Inside a Dubai Marina home set up with second-hand furniture by Indian strategist

Seeking out and buying preloved pieces to furnish entire apartment in six weeks saved at least Dh20,000

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When Charu Bjuvestig and her husband left London in search of a new adventure in warmer climes, they arrived in the UAE with only two suitcases and found an apartment they liked in Dubai Marina.

Faced with the task of furnishing her home from scratch, Bjuvestig decided to use an alternative approach – one that would save money while also promoting sustainability. She opened up Facebook Marketplace and started shortlisting furniture, decor, lighting, plants and even crockery. “I bought everything from a spoon to a car. We literally just came with shoes and clothes,” Bjuvestig, a strategic adviser who is originally from India, tells The National.

Today, the entire home is furnished with all of five brands, none of which were bought from a mall. Rather, Bjuvestig sourced all her preloved Pottery Barn, Crate & Barrel, West Elm, The One and Marina Home pieces from Facebook Marketplace, along with one special piece from Ikea.

“My husband is Swedish, so we had to get an Ikea piece, but it’s kind of unique,” says Bjuvestig, pointing to the Hemnes daybed that she has in a limited-edition hue of pistachio, further enlivened with a patchwork quilt.

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Full of earthy elements, ethnic touches and statement heritage pieces, Bjuvestig’s decor is best described as bohemian with a sophisticated flair. There’s a wooden bench made in Indonesia that was in one man’s family for more than 100 years, modernised here with white cushions.

There’s a buffet whose previous owner had it custom-made in China by a famous woodworker. In Bjuvestig’s apartment, it’s topped with a large Buddha sculpture, a glass vase with faux flowers and a statement silver lamp – all second-hand, of course.

There’s also a sleek grey bar cabinet from a couple who retired and moved back to Germany. Even the small ceramic trays on the kitchen counter containing dates and dried banana chips were sourced – these from a woman who left Dubai and is now trekking across Peru. The curtains in both bedrooms of the house were also pre-owned.

There’s a difference between trash and secondhand
Charu Bjuvestig, Dubai resident

Bjuvestig’s favourite piece is a wicker chair placed in her bedroom balcony, where she sits to read. Its story is serendipitous, she says – she saw it in-person at Ace and loved it so much she decided to buy it when she got home. “Then I looked on Facebook Marketplace and saw it there on sale. I called and the woman said: ‘If you can pick it up in an hour, it’s yours!’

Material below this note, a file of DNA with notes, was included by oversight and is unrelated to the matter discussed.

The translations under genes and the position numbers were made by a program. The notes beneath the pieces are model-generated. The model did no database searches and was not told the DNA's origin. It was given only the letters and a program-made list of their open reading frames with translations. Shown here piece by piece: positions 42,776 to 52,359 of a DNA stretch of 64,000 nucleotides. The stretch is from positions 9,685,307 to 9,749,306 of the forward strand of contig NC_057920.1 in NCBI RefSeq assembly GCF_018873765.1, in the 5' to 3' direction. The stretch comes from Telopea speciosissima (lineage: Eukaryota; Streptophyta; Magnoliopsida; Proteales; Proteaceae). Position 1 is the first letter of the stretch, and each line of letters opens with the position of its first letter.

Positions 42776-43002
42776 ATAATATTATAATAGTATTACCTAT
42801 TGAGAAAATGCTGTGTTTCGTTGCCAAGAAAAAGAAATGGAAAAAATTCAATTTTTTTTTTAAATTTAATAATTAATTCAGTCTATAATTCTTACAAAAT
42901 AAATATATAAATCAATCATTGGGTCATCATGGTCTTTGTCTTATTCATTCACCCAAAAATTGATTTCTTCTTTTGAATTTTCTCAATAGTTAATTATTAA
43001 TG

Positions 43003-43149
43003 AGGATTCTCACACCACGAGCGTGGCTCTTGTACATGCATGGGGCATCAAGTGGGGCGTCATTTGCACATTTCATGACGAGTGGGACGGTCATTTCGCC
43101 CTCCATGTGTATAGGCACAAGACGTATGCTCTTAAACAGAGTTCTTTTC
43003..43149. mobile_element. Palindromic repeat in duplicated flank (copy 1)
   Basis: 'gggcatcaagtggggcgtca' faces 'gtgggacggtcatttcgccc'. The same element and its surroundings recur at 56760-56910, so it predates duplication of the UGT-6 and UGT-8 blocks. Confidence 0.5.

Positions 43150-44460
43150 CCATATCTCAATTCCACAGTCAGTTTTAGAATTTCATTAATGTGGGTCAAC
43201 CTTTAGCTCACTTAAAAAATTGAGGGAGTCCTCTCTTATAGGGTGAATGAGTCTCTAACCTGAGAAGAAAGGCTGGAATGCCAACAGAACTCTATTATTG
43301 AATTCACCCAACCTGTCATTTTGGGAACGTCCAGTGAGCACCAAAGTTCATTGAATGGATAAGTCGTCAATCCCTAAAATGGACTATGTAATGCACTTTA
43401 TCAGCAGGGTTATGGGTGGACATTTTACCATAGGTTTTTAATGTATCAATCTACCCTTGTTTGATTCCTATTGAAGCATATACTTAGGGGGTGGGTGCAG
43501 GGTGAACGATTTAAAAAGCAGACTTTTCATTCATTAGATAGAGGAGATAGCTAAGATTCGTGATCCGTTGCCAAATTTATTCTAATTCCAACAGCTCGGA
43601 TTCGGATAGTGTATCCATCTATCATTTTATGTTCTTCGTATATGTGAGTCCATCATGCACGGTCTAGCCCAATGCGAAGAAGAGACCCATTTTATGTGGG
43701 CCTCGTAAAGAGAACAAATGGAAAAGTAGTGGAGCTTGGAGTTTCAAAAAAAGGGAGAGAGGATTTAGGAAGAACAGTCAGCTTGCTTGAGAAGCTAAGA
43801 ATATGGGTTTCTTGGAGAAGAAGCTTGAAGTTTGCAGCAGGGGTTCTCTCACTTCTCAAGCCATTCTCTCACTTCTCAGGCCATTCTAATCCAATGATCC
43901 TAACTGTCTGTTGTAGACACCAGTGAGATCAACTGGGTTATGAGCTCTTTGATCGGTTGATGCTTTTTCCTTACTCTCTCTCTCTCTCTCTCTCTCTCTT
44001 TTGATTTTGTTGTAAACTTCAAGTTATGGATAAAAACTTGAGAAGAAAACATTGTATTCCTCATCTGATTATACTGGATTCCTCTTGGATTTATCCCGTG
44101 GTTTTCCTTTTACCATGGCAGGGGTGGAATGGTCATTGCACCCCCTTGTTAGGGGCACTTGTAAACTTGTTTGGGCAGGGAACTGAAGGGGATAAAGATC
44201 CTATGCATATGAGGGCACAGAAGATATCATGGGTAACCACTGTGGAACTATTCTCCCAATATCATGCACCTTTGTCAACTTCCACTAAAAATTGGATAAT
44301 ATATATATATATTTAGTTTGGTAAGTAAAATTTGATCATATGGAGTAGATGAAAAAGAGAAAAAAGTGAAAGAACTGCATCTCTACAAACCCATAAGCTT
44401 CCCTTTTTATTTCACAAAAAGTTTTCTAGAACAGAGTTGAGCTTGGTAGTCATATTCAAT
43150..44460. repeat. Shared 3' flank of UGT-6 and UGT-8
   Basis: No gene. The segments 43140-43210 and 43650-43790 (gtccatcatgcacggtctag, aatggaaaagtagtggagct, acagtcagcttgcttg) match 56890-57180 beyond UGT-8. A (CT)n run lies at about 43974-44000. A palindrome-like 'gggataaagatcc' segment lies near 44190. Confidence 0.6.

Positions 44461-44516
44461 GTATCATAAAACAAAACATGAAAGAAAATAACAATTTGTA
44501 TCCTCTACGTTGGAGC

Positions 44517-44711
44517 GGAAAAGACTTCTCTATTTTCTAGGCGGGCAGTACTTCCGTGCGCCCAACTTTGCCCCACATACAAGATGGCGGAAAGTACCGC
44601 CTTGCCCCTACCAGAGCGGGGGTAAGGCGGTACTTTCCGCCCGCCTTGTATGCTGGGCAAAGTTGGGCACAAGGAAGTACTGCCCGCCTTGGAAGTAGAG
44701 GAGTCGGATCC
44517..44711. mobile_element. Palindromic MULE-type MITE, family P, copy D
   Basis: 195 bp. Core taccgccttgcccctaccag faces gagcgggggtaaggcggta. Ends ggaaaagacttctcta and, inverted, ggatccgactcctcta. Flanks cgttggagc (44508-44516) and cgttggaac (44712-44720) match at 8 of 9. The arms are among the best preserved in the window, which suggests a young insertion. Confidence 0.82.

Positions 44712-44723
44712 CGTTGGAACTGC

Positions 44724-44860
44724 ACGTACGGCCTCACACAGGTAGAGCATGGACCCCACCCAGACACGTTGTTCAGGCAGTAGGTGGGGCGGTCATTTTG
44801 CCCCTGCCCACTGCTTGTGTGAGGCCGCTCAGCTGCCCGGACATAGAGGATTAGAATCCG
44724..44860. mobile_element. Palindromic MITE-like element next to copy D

“I’m a big believer in the law of attraction and manifestation,” adds Bjuvestig.

While most items are sourced from other peoples’ homes, Bjuvestig’s is not without its personal touches. She spent 25 years in the corporate world as a managing director, and is currently working from home as a trader. Seeking ways to get more creative with the free time she now has, she has joined a painting studio and pottery class in Dubai – and two of her own artworks hang in the home office.

She estimates that 90 per cent of the items in her home are preloved – exclusions include a 75-inch television and a large potted plant.

'It's a nice feeling'

The couple furnished their apartment in a total of six weeks – two weeks were spent browsing the marketplace online and four weeks going to see the items in person and make their purchases. Everything was marked down by more than 50 per cent of its original price, and Bjuvestig estimates saving at least Dh20,000 by opting to buy everything second-hand.

“That’s being conservative, because I lost track after a point,” she adds.

There’s no unpacking, you pay cash, you don’t have credit, you just own it
Charu Bjuvestig, Dubai resident

A bonus was the social aspect of sourcing the second-hand pieces. “We have met people from Turkey, Canada, South Africa, Indonesia, Tunisia and Belgium,” says Bjuvestig, who spent two hours sharing stories with one of the sellers. She keeps another seller updated with photos of the plants she bought from her – “so she knows they’re still living” – and even offered her the guest room for her visits back to Dubai.

Bjuvestig points out that while there are some cultural stigmas against shopping second-hand, it’s a lifestyle that is often misunderstood. “There’s a difference between trash and second-hand,” says Bjuvestig, who loves the fact that antiques go through so many hands.

“I’ve always been into sustainability, I try to do my bit and not waste stuff,” she adds. She also prefers the overall experience of shopping second-hand than making a purchase at a mall: “With this, there’s no unpacking, you pay cash, you don’t have credit, you just own it. It’s a nice feeling.”

Second-hand home shopping can get addictive, notes Bjuvestig, who still has a few items on her wish list – including a coffee maker and large lanterns for her balconies. She says she has a newfound appreciation for preloved home furnishings in part because of the families that owned them, and the memories and emotions they are imbued with.

Consequently, when her friends tell her to just go buy them at a furniture store, especially when there are sales on, Bjuvestig declines, offering a simple explanation for her preference and patience: “There’s no story then.”

Updated: February 26, 2024, 7:24 AM